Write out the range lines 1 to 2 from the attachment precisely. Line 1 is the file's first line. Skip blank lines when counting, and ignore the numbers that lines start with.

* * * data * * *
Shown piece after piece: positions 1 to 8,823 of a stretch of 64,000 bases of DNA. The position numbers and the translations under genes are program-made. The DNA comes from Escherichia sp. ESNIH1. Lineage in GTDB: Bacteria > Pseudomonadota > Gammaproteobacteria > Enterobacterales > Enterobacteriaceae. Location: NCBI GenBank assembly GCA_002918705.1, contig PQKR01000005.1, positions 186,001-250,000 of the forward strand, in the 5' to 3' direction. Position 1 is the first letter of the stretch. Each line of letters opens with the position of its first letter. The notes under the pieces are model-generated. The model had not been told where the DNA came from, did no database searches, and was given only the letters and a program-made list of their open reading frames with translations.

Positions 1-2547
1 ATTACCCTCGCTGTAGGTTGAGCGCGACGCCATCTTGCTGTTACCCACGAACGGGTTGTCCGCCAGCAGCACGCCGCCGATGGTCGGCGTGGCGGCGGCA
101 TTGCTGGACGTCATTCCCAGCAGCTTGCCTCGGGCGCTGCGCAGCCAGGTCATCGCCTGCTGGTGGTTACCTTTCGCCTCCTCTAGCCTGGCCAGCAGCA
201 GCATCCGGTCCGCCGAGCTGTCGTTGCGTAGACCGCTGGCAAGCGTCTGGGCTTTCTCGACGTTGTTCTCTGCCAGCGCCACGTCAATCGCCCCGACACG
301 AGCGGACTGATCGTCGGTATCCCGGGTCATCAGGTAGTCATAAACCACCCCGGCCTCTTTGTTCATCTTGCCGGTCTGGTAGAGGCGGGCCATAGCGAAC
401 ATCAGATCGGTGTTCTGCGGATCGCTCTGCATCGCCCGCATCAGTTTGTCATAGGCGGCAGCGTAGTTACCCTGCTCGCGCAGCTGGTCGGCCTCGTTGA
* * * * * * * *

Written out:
Shown piece after piece: positions 1 to 8,823 of a stretch of 64,000 bases of DNA. The position numbers and the translations under genes are program-made. The DNA comes from Escherichia sp. ESNIH1. Lineage in GTDB: Bacteria > Pseudomonadota > Gammaproteobacteria > Enterobacterales > Enterobacteriaceae. Location: NCBI GenBank assembly GCA_002918705.1, contig PQKR01000005.1, positions 186,001-250,000 of the forward strand, in the 5' to 3' direction. Position 1 is the first letter of the stretch. Each line of letters opens with the position of its first letter. The notes under the pieces are model-generated. The model had not been told where the DNA came from, did no database searches, and was given only the letters and a program-made list of their open reading frames with translations.

Positions 1-2547